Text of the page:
We look back to an article that the art critic Arnau Puig wrote for the Fundació Joan Miró several years ago and that continues to be relevant today. It is a look at the body and art with no boundaries, which ties into the recent proposal of a tour of the Joan Miró Collection from a queer perspective.Continue reading Bodies with no Boundaries
Fascinated by both her character and her work, Leila Méndez, a self-taught photographer living in Barcelona, provides us with a multiple portrait of the different facets of Lee Miller. In just a few shots, Méndez captures the essence of the surrealist artist and of other photographers who, like Miller, experienced the vulnerability and the power that you feel in front of a camera, posing as a professional model.Continue reading The Future was Female
In this article, Dolors Bramon, a historian with a PhD in Semitic languages, takes a historical look at the conflict between different cultures in Spain inaccurately referred to as convivencia. The author questions the honesty of the meaning of multiculturalism and underscores the need for repairing historical injustices. As in Kader Attia’s work, for Dolors Bramon scars are cries against oblivion.Continue reading Scars and Reparations
Like the force fields that keep particles together in atoms, the apparently distant connections between narratives and individuals sometimes converge in similar reflections. Such is the case of the random encounter of isolation, the main subject of the exhibition program The Possibility of an Island, with the thread of thoughts that Agustín Fernández Mallo subtly weaves in this new article for our blog.
Agustín Fernández Mallo, a physicist and writer based in Palma de Mallorca and the author of the Nocilla Dream, Nocilla Experience and Nocilla Lab trilogy, among other works, is part of the current contemporary literature and art scene. His latest novel has been published in Spanish as Trilogía de la guerra.Continue reading The (Im)possibility of an Island
The foyer at the Fundació, devoted to amateur photography, is currently the venue for the Joaquim Gomis exhibition titled Brossa at La Ricarda and will soon feature From a Pixel a Poem, by Cloe Masotta, as part of Epicentre Brossa, an activities programme centred on the life and work of Joan Brossa, the poet and visual artist who transformed contemporary Catalan culture.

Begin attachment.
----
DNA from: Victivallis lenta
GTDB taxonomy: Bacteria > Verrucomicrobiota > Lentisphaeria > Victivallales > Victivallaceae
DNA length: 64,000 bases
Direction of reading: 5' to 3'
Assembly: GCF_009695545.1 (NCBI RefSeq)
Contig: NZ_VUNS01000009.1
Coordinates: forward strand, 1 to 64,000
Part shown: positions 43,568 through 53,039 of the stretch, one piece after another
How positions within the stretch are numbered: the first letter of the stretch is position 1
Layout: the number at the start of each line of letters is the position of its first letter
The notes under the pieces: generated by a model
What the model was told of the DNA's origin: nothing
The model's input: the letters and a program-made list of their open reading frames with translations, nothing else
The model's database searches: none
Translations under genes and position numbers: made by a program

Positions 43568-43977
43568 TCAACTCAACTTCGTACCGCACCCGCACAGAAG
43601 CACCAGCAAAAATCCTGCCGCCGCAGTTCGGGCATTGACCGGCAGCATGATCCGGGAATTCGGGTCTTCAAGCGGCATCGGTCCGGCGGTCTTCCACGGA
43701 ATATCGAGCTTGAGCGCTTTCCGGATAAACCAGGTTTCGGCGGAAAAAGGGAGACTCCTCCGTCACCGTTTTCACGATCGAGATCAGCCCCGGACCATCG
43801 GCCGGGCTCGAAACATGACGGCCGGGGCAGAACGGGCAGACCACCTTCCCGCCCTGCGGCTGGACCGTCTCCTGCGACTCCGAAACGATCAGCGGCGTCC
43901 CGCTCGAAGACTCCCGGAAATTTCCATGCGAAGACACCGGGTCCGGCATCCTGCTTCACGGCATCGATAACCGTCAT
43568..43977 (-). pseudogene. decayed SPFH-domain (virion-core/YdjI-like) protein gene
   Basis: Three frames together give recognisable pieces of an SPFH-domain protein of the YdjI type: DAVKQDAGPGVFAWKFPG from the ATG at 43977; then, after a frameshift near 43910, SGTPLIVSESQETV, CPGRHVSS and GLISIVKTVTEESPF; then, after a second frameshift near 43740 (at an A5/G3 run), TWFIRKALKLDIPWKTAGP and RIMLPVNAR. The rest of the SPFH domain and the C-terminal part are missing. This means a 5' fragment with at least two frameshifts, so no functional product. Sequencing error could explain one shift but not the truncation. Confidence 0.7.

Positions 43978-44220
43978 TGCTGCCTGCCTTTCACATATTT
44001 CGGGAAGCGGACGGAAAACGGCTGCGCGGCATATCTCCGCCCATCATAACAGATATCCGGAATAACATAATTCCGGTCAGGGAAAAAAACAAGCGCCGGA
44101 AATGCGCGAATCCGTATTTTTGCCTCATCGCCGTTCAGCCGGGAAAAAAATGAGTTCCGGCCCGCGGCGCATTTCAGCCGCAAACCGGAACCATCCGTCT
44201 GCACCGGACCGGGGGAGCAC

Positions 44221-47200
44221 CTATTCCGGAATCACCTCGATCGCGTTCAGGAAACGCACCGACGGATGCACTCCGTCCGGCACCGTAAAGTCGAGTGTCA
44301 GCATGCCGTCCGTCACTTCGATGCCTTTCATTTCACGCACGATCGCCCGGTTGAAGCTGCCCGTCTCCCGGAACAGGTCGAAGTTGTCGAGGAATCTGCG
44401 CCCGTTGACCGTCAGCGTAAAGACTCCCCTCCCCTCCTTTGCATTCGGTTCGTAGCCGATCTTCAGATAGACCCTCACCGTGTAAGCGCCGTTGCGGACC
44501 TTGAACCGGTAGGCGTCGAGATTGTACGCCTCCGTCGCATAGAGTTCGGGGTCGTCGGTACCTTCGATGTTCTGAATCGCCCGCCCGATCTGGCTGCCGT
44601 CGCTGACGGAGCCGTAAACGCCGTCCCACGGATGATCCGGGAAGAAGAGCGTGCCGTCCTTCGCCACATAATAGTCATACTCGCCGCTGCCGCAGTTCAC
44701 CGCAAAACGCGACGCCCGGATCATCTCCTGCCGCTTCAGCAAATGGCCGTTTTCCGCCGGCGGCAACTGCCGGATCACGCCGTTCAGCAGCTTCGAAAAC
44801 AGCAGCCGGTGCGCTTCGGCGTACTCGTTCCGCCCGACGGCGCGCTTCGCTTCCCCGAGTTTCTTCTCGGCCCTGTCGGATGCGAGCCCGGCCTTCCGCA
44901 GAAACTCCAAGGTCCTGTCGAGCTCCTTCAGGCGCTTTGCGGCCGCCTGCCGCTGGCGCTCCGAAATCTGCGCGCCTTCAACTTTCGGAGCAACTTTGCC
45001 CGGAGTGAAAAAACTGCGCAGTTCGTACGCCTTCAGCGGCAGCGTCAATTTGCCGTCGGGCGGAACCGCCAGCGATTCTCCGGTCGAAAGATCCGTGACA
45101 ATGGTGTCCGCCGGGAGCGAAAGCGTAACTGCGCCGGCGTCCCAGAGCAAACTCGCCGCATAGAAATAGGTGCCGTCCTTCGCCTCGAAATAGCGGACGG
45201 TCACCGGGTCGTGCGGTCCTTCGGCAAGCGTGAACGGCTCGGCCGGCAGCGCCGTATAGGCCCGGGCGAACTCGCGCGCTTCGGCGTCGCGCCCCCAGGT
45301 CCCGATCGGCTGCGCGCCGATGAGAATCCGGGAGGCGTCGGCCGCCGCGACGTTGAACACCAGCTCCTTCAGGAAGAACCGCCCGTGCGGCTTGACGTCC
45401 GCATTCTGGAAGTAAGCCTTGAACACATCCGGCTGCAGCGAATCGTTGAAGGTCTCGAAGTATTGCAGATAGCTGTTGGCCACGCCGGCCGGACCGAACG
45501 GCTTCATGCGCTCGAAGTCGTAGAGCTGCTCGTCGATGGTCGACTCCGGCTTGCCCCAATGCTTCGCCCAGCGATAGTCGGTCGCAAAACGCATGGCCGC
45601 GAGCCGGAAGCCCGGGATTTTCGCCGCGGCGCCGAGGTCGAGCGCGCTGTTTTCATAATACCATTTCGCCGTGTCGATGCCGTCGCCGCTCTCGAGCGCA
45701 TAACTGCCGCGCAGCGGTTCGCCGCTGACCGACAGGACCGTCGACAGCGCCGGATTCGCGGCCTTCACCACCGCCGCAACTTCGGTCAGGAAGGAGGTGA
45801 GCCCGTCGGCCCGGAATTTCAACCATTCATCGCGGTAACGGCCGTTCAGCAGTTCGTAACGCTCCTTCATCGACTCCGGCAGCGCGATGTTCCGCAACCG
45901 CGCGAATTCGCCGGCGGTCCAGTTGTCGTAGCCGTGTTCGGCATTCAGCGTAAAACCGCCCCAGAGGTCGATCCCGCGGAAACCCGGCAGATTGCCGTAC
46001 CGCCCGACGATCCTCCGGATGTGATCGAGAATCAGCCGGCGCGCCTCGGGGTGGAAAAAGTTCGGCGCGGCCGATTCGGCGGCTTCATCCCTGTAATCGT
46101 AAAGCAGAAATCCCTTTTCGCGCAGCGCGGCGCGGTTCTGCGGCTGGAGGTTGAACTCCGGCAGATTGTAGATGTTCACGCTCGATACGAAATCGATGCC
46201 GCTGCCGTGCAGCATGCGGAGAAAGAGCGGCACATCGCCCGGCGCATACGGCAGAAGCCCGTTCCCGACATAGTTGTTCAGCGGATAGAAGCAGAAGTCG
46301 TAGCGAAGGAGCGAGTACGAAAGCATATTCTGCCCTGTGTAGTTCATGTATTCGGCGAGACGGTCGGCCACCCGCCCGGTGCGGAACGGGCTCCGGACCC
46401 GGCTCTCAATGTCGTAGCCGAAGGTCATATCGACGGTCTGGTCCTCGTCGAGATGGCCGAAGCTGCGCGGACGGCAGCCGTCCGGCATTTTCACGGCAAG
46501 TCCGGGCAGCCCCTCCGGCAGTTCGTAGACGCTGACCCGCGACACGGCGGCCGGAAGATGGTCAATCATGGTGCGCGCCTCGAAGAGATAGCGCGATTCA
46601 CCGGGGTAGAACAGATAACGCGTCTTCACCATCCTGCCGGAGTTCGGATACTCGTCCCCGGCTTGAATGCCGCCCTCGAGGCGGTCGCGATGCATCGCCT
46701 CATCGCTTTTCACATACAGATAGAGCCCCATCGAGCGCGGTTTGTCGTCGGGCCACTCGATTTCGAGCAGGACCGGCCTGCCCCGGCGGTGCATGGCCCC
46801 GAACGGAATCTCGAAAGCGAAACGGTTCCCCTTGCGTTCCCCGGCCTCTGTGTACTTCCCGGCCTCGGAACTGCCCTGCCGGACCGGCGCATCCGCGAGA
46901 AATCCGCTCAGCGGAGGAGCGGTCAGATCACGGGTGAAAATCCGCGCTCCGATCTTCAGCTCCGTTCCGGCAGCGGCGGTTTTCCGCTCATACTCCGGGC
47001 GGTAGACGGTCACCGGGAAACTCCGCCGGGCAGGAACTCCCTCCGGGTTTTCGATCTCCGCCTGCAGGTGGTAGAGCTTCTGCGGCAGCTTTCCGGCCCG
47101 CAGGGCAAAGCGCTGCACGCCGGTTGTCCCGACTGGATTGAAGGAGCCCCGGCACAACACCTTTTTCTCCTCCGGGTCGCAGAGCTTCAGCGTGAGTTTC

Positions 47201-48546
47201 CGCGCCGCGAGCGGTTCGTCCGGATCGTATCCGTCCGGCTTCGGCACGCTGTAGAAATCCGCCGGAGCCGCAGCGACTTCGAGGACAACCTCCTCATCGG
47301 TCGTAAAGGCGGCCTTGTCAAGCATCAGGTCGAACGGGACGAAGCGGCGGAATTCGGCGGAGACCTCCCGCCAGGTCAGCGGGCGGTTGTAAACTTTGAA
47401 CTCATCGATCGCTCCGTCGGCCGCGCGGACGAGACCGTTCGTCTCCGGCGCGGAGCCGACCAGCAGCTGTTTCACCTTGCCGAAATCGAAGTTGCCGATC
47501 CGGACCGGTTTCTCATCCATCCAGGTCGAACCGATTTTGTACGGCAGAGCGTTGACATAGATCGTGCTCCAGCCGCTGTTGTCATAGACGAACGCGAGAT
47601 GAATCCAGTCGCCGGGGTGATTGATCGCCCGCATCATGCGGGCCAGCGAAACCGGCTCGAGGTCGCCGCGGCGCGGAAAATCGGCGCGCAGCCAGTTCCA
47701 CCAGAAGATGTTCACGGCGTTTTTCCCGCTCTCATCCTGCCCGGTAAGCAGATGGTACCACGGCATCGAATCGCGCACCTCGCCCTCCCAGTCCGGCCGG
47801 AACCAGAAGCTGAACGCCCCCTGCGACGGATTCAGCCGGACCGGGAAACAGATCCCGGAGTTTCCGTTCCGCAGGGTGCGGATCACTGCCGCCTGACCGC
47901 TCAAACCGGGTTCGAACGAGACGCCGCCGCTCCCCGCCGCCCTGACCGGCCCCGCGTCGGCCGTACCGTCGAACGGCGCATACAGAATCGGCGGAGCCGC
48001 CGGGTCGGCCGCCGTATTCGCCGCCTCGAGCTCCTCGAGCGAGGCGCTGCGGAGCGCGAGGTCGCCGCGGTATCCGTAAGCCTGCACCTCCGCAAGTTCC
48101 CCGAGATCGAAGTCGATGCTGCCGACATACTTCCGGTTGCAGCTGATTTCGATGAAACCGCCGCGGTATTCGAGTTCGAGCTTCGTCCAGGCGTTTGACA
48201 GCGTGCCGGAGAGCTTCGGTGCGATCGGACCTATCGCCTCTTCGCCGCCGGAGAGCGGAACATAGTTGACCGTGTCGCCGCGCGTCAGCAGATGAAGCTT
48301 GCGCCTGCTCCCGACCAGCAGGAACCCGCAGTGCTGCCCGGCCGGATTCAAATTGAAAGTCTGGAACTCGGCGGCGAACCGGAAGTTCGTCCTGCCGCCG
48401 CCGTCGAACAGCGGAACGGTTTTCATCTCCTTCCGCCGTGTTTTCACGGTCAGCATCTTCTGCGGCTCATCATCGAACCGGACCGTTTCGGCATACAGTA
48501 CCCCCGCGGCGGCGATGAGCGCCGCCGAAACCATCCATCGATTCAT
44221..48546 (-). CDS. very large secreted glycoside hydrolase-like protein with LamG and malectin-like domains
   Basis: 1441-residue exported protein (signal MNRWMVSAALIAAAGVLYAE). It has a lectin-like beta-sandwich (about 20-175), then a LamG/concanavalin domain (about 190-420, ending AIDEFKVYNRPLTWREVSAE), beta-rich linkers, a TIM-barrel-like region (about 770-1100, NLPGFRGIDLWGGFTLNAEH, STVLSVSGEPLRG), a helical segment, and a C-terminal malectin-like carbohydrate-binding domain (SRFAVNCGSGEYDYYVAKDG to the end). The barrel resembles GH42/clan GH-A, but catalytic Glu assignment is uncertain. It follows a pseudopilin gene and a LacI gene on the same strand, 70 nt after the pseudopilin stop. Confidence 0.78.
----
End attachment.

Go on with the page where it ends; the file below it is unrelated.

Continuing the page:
Cloe Masotta, a film critic and professor who handles film programming for museums and cultural centres, has completed a research project on Joan Brossa as part of the Independent Studies Programme at the MACBA Museum in Barcelona. Here she tells us about her immersion into Brossa’s world and describes the sequence of coincidences through which the poet worked his way into her life.Continue reading Meeting Joan Brossa
The Espai 13 programme for the 2016-17 season, One Foot Out. Expeditions and Diasporas, features six works produced on the periphery of the usual circuits of contemporary art. Halfway through the programme, essayist and writer Eloy Fernández Porta addresses the notion of periphery in seven pieces of short fiction.Continue reading Citizens of Neitherbarnormad
The explanation is as follows: to consider a risk involves calculating. It’s true that this is probably determined by the verb to consider, but it is no less true that the noblest of things (in Montaigne’s terms) tend to deprecate risk. They don’t ‘consider’ it. Or not much. Risk in art is nothing in itself. At the most, it is a subsidiary element to other deeper things, by no means an ultimate goal. Does risk really mean anything at all in art? Isn’t risk simply a token of what we had previously been determined to do?Continue reading The Curse of Saying
‘I play chess day and night. I like painting less and less,’ stated Marcel Duchamp in 1923 after finishing one of his great works, Le Grand Verre (The Large Glass). It is impossible to separate the painter from the chess player, because Duchamp’s art was always in check, and he viewed this mental sport as a source of creativity.Continue reading Art in Check: Passion and Obsession
Living abroad means having time stand still in one place while it speeds up somewhere else. It isn’t the effect of jet lag or of different time zones. A capricious, subjective internal sense of time stirs up emotions and changes priorities. Who do we belong to? Where do we belong? Psychologists and sociologists who have considered the matter in depth would speak of it with more authority, but it would be terribly boring to take the intuitions that a new life can give us and sum them up in a scientific headline, wouldn’t it?Continue reading From leaving as a learning experience to ‘Muna’s Journey’